I’m sending a Hello Kitty flash drive to Salesforce.com

So, it has come to this.  I am on the verge of buying a Hello Kitty flash drive and sending it to the cloud, aka Salesforce.com. Why would I so such a thing, you ask?

I’ve discovered that Salesforce.com allots you 1,000 MB (that’s one gigabyte in 21st-Century speak) for data storage.  That’s what holds your accounts and contacts and opportunities and stuff. If you blow that cap, they kindly offer to rent you 50 MB for $300/year or 250 MB for $1,500/year.  The larger plan nets out to $6 per megabyte per year.

On the other hand, I can buy this cute 8 GB drive for a whisker under $20.  That’s about a quarter of a cent per megabyte, for as long as Hello Kitty can hold on to that cute pink balloon.

If Salesforce sold a flash drive like this, you might expect it to cost $48,000.
Per year.
Without the cute ears.

What could account for this 2,400x price difference? I’m not so naive to believe that cheap flash memory is as good as Salesforce’s cloud, or that storage is all they’re really charging for, but pricing enterprise data storage by the megabyte still seems awfully out of touch to me.

Don’t forget that for more than five users, Salesforce is already charging at least $65 per user per month. If you’ve got ore than 50 users, they’ll even throw in 20 MB more storage for each user starting with user 51.  $65 x 50 user x 12 mos/year = $39,000 a year for a 50 user  organization, and you get one gigabyte of data storage. One.

A Flickr “pro” account gets you “unlimited” photo storage for $25/year and a free gmail account has 10 GB of inbox storage, a figure that I bet Google will increase over time, as you may remember it was just a single gigabyte when the service launched.  If you pay for Google Apps for Business, your inbox is 25 GB for each user at $50/user/year.  (That last plan is 1/3,000 the per megabyte price at Salesforce, just sayin’)

I thought the promise of the cloud was virtually unlimited cheap storage.  Google gets that, even Yahoo does.  I hope Salesforce gets the memo soon, especially since they hang their hat on being all about the cloud.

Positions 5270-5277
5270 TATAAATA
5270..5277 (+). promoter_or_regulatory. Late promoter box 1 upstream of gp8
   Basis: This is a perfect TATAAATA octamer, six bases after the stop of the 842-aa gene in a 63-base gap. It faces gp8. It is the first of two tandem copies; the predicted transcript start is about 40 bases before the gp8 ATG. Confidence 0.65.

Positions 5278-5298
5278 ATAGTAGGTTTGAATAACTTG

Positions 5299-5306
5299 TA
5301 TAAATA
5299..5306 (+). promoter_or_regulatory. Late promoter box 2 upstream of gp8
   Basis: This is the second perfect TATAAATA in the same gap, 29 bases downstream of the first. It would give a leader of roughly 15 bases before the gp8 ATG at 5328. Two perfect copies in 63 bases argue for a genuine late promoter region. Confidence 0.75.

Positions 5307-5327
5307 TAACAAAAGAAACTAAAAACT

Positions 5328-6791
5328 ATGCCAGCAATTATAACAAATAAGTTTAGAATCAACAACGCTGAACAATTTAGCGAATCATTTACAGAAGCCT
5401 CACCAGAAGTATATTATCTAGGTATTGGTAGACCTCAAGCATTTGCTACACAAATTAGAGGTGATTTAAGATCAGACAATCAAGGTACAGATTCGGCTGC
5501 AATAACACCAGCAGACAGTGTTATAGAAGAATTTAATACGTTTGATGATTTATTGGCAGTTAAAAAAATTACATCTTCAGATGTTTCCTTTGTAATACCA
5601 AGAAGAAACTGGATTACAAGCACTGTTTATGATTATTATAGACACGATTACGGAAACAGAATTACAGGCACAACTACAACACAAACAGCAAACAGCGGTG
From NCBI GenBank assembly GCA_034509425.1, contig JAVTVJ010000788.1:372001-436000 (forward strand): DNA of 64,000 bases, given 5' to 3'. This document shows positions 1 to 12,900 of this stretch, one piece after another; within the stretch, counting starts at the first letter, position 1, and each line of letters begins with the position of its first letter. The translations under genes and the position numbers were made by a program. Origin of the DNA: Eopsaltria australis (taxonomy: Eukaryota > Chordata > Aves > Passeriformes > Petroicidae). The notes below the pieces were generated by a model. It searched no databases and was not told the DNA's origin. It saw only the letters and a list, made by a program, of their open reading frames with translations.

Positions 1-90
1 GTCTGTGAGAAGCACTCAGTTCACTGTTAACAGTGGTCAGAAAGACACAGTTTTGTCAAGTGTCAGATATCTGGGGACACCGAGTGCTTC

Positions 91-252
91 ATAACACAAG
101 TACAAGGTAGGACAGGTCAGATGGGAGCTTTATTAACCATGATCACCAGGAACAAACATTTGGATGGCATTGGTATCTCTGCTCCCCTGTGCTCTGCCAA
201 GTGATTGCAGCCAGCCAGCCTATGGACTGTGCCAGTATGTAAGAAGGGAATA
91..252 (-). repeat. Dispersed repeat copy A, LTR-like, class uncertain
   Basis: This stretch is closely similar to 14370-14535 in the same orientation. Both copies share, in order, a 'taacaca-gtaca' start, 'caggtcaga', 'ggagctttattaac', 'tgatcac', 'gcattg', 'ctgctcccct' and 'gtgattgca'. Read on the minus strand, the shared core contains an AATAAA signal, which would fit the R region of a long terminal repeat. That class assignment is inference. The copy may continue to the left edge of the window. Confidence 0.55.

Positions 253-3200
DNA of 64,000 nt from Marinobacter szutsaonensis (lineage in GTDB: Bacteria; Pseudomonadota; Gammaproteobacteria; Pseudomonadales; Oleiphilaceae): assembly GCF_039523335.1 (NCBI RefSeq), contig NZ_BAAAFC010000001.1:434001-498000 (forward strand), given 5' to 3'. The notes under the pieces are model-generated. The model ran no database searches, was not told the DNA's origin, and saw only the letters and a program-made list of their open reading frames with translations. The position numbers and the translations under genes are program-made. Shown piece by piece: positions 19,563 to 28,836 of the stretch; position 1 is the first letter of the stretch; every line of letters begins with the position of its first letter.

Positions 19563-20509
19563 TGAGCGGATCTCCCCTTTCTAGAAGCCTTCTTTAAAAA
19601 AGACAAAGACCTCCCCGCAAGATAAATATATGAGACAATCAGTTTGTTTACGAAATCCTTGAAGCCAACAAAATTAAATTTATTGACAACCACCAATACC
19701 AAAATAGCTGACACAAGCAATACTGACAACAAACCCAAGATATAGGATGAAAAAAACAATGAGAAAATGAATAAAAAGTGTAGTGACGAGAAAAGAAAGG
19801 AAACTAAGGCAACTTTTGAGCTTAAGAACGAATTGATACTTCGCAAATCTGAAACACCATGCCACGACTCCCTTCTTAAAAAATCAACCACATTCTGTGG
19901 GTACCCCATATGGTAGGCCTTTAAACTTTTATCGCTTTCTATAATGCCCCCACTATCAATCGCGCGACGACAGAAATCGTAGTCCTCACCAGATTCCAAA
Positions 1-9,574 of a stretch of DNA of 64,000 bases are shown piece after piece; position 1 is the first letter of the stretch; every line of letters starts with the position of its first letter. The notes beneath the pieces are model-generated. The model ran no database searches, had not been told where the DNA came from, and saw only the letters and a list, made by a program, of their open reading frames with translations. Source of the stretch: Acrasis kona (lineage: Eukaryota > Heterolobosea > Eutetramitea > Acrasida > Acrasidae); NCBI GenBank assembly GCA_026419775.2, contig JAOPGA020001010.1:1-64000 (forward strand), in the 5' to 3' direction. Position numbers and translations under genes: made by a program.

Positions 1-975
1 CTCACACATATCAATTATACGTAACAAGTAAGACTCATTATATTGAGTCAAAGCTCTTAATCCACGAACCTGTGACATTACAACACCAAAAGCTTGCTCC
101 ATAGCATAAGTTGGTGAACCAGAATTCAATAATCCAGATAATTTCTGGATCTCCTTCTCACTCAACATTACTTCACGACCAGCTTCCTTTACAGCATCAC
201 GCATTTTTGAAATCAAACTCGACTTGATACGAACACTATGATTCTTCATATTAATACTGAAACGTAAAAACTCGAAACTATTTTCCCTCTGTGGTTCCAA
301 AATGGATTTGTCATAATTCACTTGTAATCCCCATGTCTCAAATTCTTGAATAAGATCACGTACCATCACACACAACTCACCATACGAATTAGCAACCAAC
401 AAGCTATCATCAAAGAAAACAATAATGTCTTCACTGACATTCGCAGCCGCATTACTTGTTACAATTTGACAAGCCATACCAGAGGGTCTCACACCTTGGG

So will I launch Hello Kitty to the cloud? Not likely, but I feel better for having vented. Now it’s time to run a big mass delete job to bring my storage use back down to an affordable level.

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3 comments

  1. Seema

    very good and telling.. you should retweet or repost this on Linkedin. Another racquet is server based pricing of some of the data discovery BI vendors – they talk of personal BI but not really as IT has to be involved in the setup.

  2. wombat

    I won’t defend sfdc’s pricing. I’m not sure why the number is exactly what it is and why don’t know why it can’t be made cheaper. I’ll point out a few flaws in your analysis.

    Flaw #1 (minor):

    sfdc’s pricing docs http://www.salesforce.com/crm/editions-pricing.jsp http://www2.sfdcstatic.com/assets/pdf/datasheets/DS_SalesCloud_EdCompare.pdf mention 2 types of storage:

    1) Data Storage
    2) File Storage

    The 1GB you mentioned is for data storage. You went on to compare sfdc with flickr and gmail. sfdc gives you 10GB file storage with each edition. So the 10GB file storage is the number to compare with flickr and gmail not the 1GB data storage. Doesn’t exonerate the price but you should be aware that data and file are two completely different beasts. Here’s a good writeup, if somewhat dated: http://www.shellblack.com/salesforce/plan/storage/

    The file storage pricing probably reflects a lack of competition in the low entropy / structured data / citizen developer / citizen admin type of system that sfdc operates, or at least in their corner of that market.

    Flaw #2 (major):

    The Hello Kitty flash drive costs $20.

    Things you don’t get with the Hello Kitty flash drive (when used for data storage or file storage):

    Costs not reflected in the $20 price:

    IT staff
    Developers
    Security experts
    Performance experts
    Legal experts
    On call staff
    Cost of recovery / failover support
    Cost of automatic upgrades
    Cost of integration with data storage, analytics/reporting, platform features including custom apps, schemas, security, etc..
    Cost of elastic scalability
    Cost of integration with racks of Hello Kitty flash drives (assuming we’re replacing sfdc’s SANs with such drives)

    Benefits not reflected in the $20 price:

    Price reduction from economies of scale of being in the cloud (in a radically multi-tenant system)

    The big question is why don’t the price reductions from the benefits outweigh the costs and bring the data/file storage down to the $20 Hello Kitty level? Good question. A question that wasn’t addressed at all in your post.

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